It seems like the older you get, the sooner the holidays creep in. While this may call for convivial gatherings and festive cocktail parties, the end of the year also suggests it’s time for some financial management.
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Don’t worry: conducting a year-end financial review may not be one of your most exciting plans for December, but it’s not difficult. Plus, you’ll be ready for a more prosperous 2023. Here are five key areas to check before the end of the year.
It’s always a good idea to take a look at your budget every year. However, given the recent economic pressures Americans have faced amid inflation, it’s critical to make sure your budget can support spending next year.
Brian Greenberg, founder and CEO of Insurist, recommends listing your assets and liabilities first. Review your bank statements, credit card statements, investments, and any other documents that show how much money you have (and owe).
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Next, figure out how much money you have left after paying all your bills.
“This will help you figure out what percentage of your income goes toward things like rent or mortgage payments, utilities, food and clothing — anything else that isn’t considered an investment or savings account,” Greenberg said. .” Then compare the two numbers to see if there is anything that needs to be changed.
For example, if you spend more than 40 percent of your income on discretionary spending, you may want to consider putting more of your money into savings or retirement, says Greenberg. Now is a good time to redirect your money and create a better spending plan for 2023.
Review your health care costs
According to Ari Parker, author of “It’s Not That Complicated: Three Health Insurance Decisions to Protect Your Health and Your Money,” health care costs are one of the biggest recurring expenses people face each year. December can be a critical time to save money on medical expenses.
“If you’re retired and have a fixed income, saving money on medical expenses is one of the most effective ways to improve your financial situation in 2023,” Parker said. “My biggest advice is to take some time this month to assess how much you’re paying for doctor and specialist visits, prescription drug costs and any ancillary benefits like dental, vision and health care.”
You could be paying thousands of dollars on those bills alone, but Parker says you can save hundreds by evaluating whether you’re enrolled in the right health insurance plan. Use the open enrollment period to make any necessary changes.
Check Retirement Savings
Another key area to review at the end of the year is your retirement savings.
“A survey conducted by TIAA earlier this year showed that only about one-third of American workers said they were very confident that they could retire when they wanted, afford the retirement lifestyle they wanted, or throughout the Live comfortably in retirement without running out of money,” said Jarrod Fowler, director of TIAA’s Investment and Advisory Center.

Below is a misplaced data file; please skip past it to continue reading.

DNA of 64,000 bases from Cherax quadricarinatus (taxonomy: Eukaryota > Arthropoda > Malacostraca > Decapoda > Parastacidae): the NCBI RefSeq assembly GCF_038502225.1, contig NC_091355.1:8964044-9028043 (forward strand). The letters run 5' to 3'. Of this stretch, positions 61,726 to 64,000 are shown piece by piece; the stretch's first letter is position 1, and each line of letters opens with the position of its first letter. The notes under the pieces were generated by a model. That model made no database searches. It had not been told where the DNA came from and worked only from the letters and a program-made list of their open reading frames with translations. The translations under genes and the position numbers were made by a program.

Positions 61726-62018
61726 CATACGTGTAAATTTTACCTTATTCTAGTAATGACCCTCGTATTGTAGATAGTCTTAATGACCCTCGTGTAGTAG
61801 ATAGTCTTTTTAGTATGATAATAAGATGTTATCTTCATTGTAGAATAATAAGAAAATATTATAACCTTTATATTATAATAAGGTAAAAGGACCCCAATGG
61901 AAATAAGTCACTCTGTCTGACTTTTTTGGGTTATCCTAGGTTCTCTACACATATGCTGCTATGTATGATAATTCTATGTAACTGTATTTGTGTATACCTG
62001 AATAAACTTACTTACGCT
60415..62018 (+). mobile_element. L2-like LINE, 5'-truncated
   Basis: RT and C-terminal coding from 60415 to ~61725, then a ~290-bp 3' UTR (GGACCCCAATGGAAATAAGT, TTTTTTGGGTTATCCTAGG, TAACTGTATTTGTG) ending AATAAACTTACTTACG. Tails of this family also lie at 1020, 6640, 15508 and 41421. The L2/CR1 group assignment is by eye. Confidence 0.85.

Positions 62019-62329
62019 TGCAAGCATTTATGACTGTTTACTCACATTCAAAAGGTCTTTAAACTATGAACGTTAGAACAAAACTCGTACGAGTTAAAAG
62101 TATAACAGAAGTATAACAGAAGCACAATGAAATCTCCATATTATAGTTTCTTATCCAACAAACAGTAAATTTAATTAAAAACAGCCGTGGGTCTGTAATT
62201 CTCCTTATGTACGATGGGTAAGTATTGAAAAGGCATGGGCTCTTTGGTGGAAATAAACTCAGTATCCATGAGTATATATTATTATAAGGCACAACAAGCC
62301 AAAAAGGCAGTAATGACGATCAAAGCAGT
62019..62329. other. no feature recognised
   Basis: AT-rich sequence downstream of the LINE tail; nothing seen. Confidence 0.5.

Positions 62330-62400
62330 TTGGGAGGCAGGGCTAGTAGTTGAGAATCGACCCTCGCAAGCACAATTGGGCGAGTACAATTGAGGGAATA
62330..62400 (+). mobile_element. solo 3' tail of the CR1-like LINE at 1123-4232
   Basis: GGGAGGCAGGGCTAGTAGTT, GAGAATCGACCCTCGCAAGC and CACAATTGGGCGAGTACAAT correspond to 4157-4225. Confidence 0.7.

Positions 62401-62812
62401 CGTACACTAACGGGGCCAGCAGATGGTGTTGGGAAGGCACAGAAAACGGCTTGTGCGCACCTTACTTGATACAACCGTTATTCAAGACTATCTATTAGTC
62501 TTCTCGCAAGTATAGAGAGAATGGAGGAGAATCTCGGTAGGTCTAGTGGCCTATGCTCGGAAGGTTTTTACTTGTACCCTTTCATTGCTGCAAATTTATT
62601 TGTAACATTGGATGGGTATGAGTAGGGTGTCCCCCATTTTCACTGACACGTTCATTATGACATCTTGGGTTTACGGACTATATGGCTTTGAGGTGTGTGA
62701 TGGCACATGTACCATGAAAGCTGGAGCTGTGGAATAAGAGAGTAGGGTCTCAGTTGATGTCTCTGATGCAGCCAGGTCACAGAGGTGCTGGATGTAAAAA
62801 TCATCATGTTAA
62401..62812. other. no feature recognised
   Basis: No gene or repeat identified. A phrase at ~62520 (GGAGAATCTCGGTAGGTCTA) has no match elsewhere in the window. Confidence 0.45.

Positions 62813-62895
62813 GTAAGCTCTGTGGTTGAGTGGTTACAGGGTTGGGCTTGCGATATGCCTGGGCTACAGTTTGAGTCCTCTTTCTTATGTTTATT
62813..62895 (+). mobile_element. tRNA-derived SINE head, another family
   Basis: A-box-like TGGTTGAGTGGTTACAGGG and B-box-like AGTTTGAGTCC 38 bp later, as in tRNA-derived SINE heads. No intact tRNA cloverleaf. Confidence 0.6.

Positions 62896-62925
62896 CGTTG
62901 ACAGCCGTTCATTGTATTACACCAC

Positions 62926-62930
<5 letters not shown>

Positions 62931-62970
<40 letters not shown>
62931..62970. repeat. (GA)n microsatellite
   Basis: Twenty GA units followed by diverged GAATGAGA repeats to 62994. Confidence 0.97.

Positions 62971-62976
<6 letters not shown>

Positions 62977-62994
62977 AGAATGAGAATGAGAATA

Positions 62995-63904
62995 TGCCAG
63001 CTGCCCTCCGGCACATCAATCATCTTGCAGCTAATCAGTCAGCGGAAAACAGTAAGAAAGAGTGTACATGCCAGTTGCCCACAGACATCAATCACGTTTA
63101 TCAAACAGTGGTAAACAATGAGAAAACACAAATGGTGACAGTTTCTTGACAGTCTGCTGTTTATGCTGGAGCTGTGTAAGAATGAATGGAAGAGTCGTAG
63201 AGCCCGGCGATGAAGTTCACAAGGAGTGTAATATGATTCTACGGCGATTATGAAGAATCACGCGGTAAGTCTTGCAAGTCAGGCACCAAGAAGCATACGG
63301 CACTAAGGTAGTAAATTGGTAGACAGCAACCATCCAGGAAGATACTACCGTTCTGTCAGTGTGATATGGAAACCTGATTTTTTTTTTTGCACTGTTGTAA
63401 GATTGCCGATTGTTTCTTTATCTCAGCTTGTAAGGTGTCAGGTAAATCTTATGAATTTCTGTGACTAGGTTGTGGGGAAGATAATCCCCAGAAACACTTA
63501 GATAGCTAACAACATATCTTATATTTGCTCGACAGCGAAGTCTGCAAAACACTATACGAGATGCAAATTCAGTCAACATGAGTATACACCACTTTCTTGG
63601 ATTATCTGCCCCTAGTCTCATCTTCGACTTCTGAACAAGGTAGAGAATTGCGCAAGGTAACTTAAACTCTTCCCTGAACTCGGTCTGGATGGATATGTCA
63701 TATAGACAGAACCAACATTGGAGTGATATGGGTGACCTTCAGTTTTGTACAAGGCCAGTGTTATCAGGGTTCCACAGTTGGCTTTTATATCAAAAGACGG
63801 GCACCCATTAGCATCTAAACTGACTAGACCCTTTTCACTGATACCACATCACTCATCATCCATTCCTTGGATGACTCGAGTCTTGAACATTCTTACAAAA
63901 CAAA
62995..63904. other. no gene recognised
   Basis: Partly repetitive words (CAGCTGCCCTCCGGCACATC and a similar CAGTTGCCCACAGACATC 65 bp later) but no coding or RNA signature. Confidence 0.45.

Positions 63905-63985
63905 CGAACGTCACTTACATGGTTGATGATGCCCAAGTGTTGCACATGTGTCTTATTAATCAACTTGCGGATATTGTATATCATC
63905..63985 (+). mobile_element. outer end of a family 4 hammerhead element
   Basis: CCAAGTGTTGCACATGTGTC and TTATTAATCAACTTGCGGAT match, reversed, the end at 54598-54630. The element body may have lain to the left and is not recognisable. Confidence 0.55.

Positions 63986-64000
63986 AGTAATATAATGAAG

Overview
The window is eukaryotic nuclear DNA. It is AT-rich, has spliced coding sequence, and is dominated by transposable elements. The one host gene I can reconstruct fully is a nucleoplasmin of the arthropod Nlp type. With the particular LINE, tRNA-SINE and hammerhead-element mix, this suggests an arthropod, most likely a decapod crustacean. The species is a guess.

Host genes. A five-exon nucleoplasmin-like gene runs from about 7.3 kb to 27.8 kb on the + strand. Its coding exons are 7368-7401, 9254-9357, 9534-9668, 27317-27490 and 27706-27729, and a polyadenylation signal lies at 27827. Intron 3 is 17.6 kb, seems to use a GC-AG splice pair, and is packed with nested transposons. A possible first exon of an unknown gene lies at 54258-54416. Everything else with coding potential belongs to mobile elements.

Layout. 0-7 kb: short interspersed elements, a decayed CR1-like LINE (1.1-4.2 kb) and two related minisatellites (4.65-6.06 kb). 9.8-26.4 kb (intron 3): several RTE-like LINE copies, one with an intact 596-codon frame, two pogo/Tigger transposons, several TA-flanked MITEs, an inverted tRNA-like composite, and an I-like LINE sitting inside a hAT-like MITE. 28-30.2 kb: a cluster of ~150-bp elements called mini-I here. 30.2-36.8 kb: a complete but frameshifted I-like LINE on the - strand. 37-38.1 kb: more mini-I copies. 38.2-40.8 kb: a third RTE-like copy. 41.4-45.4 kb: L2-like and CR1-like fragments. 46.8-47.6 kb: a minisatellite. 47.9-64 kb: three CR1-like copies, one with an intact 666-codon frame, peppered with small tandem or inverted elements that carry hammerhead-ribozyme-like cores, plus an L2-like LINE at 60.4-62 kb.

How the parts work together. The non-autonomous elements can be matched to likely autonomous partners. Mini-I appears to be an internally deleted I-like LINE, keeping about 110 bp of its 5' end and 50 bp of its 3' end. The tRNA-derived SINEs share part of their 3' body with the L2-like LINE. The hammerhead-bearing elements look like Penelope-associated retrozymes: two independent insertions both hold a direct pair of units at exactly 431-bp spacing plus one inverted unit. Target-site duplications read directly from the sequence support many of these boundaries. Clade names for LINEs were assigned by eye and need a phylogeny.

At a minimum, you should contribute enough to take advantage of any employer match, usually 3% to 5%.
“Discuss the different options for retirement savings with your human resources office and meet with a financial planner that many companies offer,” he says. “They can help customize the plan that’s best for you.”
Find tax opportunities
According to Ksenia Yudina, founder and CEO of investment app UNest, December tax-loss harvesting could be a good strategy. This involves selling stocks, ETFs, mutual funds, and other losing investments to offset capital gains from other high-performing investments.
“Since the stock market has fallen this year, a lot of investments have lost their value, so there are many opportunities to sell investments at a loss,” Yudina said. “If the investor has no capital gains to offset against in the year in which the capital loss is harvested, losses can be carried forward to offset future gains or future income – there is no maturity date.”
However, Yudina added that investors should be aware of the “wash sale” rules. This means that if you sell an investment at a loss for a tax deduction, you won’t be able to buy back the same investment within 60 days.
check yourself too
In the end, Yudina says it’s important to recognize and moderate any inner conflicts.
“Even the smartest financial resolutions can fall prey to nasty human emotions,” she says. “Impulse buying, especially around the holidays, can fill a temporary void, but may leave you feeling less than great in the new year.”
So make sure you take some time to relax, reflect and identify any spending triggers before they can affect you the most.
“Train yourself to focus on the ultimate goal of achieving financial independence for you and your kids,” she says. “Once you’re confident your priorities are clear, allocate a reasonable budget for holiday spending.”
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This article originally appeared on GOBankingRates.com: Time for a 5-Point Year-End Personal Finance Checkup